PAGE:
The Life of Thomas Chatterton: Including His Unpublished Poems and Correspondence

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Partridge and Oakey, 1851 - 213 pages

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Page 182 - like, and now he fled astray With feeble steps o'er the world's wilderness, And his own thoughts along that rugged way Pursued like raging hounds, their father and their prey.
Page 19 - he would have painted on his, he replied, "paint me an angel, with wings and a trumpet, to trumpet my name over the world." Under the tuition of his mother and sister he remained for nearly three years, during the latter part of
Page 95 - duty and gratitude to his mother, who had straitened herself to breed him up to a profession, he ought to labour in it, that in her old age he might absolve his filial debt; and I told him, that, when he should have made a fortune, he might unbend himself with the studies
Page 149 - Item. I give and bequeath to Mr. Matthew Mease a mourning ring, with this motto, ' Alas, poor Chatterton !' provided he pays for it himself. —Item. I leave the young ladies all the letters they have had from me, assuring them that they need be under no apprehensions from the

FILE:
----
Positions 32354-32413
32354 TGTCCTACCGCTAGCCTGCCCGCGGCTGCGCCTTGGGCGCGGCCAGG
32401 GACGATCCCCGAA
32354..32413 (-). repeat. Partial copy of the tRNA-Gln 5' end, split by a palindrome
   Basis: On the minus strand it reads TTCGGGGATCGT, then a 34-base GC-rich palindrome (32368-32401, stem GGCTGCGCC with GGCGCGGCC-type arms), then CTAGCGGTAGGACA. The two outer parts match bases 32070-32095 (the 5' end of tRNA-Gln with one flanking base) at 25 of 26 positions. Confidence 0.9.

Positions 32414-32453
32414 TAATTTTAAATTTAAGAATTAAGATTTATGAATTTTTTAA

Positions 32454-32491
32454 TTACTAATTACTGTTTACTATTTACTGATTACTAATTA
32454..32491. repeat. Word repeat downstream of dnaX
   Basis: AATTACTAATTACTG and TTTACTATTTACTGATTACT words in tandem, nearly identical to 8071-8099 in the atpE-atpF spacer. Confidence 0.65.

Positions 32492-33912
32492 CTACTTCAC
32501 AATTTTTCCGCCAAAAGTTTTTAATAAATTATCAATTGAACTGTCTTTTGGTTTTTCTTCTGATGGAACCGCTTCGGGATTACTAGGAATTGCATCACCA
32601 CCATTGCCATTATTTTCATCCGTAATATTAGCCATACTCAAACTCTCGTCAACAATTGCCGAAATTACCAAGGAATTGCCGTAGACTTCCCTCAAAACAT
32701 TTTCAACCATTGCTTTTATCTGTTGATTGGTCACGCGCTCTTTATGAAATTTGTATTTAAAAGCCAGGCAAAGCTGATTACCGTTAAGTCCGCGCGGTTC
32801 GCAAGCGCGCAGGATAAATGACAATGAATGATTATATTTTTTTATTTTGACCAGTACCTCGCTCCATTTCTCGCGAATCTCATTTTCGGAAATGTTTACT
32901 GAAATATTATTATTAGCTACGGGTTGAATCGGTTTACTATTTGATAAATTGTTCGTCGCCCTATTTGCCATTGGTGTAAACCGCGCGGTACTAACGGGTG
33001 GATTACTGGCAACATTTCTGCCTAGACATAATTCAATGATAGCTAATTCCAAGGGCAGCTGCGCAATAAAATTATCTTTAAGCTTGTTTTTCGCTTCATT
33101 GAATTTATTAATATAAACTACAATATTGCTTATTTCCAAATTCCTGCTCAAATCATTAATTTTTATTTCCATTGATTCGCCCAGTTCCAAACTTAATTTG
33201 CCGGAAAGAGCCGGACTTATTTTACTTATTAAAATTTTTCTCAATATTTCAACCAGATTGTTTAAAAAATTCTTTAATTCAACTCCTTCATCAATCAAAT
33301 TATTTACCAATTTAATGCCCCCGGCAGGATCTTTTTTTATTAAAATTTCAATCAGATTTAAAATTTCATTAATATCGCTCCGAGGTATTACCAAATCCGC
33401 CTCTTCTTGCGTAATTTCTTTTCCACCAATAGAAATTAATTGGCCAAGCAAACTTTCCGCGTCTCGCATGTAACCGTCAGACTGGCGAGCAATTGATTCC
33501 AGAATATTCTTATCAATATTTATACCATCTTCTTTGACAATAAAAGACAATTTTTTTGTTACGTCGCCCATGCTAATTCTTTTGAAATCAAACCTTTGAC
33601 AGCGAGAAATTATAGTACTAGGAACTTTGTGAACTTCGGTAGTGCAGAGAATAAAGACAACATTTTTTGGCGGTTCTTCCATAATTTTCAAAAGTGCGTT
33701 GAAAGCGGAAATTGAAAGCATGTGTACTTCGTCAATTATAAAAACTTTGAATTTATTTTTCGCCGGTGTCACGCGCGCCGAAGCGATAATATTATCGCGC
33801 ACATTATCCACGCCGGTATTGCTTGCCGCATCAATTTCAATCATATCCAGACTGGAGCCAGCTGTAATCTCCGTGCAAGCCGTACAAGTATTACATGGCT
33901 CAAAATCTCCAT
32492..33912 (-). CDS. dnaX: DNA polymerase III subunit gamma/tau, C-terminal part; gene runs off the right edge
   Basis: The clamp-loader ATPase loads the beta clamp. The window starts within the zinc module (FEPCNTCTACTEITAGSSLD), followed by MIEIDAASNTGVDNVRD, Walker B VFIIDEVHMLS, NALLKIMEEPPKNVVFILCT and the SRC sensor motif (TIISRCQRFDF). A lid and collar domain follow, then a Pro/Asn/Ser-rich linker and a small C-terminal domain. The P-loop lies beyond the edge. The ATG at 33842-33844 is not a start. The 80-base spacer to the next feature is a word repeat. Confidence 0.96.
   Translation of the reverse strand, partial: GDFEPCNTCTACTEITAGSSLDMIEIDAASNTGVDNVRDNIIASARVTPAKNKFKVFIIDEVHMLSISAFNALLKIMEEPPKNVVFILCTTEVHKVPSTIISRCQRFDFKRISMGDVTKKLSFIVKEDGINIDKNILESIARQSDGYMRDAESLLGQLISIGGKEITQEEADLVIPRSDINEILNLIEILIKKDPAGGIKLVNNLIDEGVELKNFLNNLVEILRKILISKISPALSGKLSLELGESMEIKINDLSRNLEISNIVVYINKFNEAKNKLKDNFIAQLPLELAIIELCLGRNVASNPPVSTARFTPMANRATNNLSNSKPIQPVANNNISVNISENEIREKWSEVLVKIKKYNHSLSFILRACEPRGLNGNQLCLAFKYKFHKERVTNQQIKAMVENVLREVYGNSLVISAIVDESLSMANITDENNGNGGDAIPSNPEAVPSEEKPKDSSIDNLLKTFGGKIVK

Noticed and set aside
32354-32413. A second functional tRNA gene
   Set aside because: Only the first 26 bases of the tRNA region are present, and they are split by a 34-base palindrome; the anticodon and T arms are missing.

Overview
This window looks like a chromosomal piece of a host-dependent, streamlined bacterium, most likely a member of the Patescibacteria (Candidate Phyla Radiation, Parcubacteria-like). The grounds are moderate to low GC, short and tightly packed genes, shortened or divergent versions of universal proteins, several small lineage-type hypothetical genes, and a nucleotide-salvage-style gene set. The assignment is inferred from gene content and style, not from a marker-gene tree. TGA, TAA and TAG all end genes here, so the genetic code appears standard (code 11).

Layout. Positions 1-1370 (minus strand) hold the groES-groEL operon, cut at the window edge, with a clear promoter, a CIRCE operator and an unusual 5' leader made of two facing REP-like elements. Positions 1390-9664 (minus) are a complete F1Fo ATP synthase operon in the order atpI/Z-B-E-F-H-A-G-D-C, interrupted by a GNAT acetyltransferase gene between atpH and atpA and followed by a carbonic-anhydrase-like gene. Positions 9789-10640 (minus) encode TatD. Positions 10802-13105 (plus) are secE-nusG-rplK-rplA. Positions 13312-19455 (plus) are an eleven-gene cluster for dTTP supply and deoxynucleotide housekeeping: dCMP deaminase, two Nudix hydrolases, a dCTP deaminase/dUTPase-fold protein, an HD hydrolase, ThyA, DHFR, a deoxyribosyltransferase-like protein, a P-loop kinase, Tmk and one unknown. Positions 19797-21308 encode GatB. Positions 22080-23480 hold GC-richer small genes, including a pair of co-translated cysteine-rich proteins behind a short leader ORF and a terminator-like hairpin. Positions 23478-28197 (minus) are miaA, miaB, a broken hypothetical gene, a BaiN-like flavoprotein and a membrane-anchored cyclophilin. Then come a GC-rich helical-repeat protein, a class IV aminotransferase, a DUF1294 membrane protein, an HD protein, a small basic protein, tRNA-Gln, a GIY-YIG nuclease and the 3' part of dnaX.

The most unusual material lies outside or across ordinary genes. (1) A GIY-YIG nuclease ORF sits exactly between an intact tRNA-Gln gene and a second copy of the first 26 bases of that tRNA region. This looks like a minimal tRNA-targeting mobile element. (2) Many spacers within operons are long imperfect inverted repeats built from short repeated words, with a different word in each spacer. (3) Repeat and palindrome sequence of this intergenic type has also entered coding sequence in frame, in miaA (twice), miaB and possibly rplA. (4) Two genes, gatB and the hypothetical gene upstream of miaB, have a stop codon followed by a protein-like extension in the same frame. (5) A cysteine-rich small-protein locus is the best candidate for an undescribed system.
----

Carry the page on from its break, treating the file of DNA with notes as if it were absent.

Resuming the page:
Page 157 - who ean hear thy songs, Nor long to share thy fire ? Who read thine errors and thy wrongs, Nor exeerate the lyre ? The lyre that sunk thee to the grave. When bursting into bloom, That lyre the power to genius gave To blossom in the tomb. » Yes; till his memory fail with years, Shall Time thy strains
Page 54 - shines; First the bright Ram, his languid ray improves ; Next glaring watery through the Bull he moves; The am'rous Twins admit his genial ray; Now burning, through the Crab he takes his way; The Lion, flaming, bears the solar power; The Virgin faints beneath the sultry shower. Now the just
Page 63 - when I may use them, I would by no means borrow and detain your MSS. " Give me leave to ask you, where Rowley's poems are to be found, I should not be sorry to print them, or at least a
Page 147 - TO THE MEMORY OP THOMAS CHATTERTON ; Reader judge not; if thou art a Christian — believe that he shall be judged by a superior power — to that power alone is he now answerable.
Page 155 - me in the trying hour, When anguish swells the dewy tear, To still my sorrows, own thy pow'r, Thy goodness love, thy justiee fear. If in
Page 80 - fool who dares— Had I the gifts of wealth and luxury shared, Not poor and mean, Walpole! thou had'st not dared Thus to insult. But I shall live and stand By Rowley's side, when thou art dead and damned.

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